3 Do: Clean the Engine Bay and Underside

Via :Drivingline

This isn’t an every-wash thing, but making sure you clean the engine bay and undercarriage is very important, especially in northern regions where salted roads are common. Salt is one of the biggest factors in ruining a car; one reason northerners like to buy from California a lot.


To clean the engine bay, make sure you cover or unplug the battery so it doesn’t short. Don’t use a power washer on full blast. Cleaning an engine bay is best done by someone who understands what’s in the car and won’t spray into the air intake or fuse box. A quick, gentle rinsing is usually effective and will keep it in good shape. Try hand-washing of the more shiny parts like the engine cover and headers, intake, or even turbo when the car is totally cooled off. Use a power washer or hose to just spray the crap out of the undercarriage, only very metallic and luxurious undersides will need more attention than that. The more often the better is you’re around salt a lot.

2 Do: Check for Blemishes


As mentioned before, leaving blemishes means waiting for exponentially more expensive and difficult damage. Knowing how to spot and fix different issues is critical, and only a brief rundown is possible in this article. Lots of minor scratches in the clear coat itself may warrant polishing. Single, long scratches that can’t be buffed must either be filled with the likes of this repairing coat for $16 on Amazon or taken to a detailer. Use these pictures below to check for scratches or dents by checking the reflection in your phone or iPad with the brightness all the way up, many pros use the same technique via specialized lights or even via their normal garage lighting (as seen above).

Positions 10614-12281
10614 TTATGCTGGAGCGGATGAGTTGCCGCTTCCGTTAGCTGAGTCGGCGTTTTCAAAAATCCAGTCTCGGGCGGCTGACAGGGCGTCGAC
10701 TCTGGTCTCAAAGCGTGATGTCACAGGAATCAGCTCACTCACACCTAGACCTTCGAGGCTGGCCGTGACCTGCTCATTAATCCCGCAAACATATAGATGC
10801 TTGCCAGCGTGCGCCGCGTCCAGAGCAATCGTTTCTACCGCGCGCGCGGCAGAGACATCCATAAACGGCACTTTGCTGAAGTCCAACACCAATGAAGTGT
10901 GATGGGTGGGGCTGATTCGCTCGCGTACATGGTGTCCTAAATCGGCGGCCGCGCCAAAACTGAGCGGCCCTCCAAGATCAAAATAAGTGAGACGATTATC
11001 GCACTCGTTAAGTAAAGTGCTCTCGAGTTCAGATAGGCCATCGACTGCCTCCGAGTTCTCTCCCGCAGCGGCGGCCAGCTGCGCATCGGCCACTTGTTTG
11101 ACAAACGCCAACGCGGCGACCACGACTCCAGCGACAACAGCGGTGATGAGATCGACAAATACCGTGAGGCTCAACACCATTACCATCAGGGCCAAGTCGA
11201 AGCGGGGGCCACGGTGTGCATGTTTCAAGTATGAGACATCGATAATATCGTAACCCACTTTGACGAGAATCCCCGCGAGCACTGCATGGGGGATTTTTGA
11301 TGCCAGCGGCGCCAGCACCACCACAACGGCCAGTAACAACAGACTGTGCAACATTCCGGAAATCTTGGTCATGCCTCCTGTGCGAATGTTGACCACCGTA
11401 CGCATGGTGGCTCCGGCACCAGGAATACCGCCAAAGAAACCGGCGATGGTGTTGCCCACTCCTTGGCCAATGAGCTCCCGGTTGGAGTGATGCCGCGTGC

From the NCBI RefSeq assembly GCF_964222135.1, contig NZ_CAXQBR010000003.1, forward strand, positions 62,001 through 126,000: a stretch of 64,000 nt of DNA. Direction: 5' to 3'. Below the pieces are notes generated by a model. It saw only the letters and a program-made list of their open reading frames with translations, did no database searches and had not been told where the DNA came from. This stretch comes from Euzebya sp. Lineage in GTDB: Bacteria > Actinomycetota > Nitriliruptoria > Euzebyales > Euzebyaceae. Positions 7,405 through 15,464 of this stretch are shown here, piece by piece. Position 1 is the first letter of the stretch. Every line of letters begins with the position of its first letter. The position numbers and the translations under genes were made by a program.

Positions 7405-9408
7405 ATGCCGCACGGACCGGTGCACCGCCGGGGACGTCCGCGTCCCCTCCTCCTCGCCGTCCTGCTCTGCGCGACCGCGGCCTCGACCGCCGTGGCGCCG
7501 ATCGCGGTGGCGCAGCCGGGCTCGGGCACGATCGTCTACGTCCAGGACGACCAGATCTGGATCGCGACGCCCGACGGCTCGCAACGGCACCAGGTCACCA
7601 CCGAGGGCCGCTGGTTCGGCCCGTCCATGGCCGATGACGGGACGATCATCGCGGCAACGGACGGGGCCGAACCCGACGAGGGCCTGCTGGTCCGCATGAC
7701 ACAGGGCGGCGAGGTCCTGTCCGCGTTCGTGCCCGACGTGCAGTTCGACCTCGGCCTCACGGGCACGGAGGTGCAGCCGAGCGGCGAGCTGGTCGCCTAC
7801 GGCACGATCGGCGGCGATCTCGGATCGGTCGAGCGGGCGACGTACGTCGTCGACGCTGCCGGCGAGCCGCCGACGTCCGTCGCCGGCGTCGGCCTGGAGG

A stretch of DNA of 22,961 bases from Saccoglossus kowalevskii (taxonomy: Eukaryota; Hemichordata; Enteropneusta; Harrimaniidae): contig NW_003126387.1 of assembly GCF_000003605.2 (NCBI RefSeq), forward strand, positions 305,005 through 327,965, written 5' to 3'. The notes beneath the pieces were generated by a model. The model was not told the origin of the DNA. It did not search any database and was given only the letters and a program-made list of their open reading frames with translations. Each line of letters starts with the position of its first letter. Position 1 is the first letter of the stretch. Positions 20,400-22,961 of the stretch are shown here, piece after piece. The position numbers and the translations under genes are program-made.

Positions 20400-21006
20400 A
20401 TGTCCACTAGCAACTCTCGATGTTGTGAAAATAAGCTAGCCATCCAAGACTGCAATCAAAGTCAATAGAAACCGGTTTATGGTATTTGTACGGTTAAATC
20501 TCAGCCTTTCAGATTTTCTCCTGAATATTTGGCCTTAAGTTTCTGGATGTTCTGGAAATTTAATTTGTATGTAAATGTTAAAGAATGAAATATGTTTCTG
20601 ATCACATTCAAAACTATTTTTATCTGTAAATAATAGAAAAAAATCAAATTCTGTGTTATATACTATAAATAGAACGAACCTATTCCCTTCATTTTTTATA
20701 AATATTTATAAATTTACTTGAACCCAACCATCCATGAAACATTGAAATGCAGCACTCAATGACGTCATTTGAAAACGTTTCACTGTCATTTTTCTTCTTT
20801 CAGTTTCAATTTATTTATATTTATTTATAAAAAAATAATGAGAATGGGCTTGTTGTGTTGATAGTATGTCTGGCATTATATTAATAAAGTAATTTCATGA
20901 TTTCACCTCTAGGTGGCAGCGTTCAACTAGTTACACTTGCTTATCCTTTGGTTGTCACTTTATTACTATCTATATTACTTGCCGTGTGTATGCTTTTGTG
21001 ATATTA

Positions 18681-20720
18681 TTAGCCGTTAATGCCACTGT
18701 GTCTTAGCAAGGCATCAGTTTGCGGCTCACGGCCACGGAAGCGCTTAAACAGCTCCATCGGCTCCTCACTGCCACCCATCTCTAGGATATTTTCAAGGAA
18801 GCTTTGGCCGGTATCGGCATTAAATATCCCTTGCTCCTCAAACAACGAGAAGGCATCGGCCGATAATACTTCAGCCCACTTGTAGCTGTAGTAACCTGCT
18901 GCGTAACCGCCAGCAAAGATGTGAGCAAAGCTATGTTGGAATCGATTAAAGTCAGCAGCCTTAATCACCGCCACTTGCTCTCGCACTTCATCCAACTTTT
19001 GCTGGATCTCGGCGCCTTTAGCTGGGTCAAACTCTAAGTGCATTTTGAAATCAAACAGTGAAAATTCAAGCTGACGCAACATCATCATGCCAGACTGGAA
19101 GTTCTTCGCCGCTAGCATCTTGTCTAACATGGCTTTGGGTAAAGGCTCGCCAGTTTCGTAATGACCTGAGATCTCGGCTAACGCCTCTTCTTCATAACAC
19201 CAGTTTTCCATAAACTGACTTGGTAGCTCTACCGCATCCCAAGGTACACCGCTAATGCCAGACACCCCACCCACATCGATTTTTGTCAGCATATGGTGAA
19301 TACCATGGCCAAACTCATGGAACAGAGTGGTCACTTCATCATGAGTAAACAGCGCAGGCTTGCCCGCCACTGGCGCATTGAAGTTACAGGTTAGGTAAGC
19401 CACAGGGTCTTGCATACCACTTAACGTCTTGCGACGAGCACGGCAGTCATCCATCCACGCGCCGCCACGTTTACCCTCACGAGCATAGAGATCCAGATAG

Rock chips and large scratches can be cheaply and easily filled with this Bondo set on Amazon ($25) and you can then cover it. The geniuses at Touch Up Direct let you pick your car’s year, make, and model, and then will have the exact color available in a pen, brush, or spray can for $20-$40 each to always have chips and cracks covered. As a final note, it’s good to check the first chance you get after long freeway drives or harsh storms so you can catch it before it oxidizes or worse! You car buddies see! To really get a detailed look, go to a dark place and use an iPad or phone.

1 Do: Use a Protective Coat

Via Esoteric

If you rely on just the factory coat of a car you are relying on the lowest-cost solution that the automaker chose to get you past your warranty if you had to park outside. Nicer cars are just worse off, usually relying on specialized finishes for more shine and they’re expected to stay indoors.

via leonsautobody.com

There are three major protection options are wax, paint sealant, and synthetic ceramic coats. Those are in order of protectiveness (and cost). A waxing might last a month in fair weather, but is cheap and requires few to no tools to apply. Chemical Guy’s wet wax is just $17 and comes highly recommended (sponges required). Paint sealant is better and works over wax if you already covered all the scratches. It will either produce a glossy coat or it will bring out blemishes if you didn’t already treat the car. Flitz Ceramic Spray Sealant is a more forgiving option for just $27 and should last 6 months. Lastly, a synthetic ceramic coat will run you the most and do the most to protect a car. This one from Chemical Guys made the top of the list for $39 on Amazon.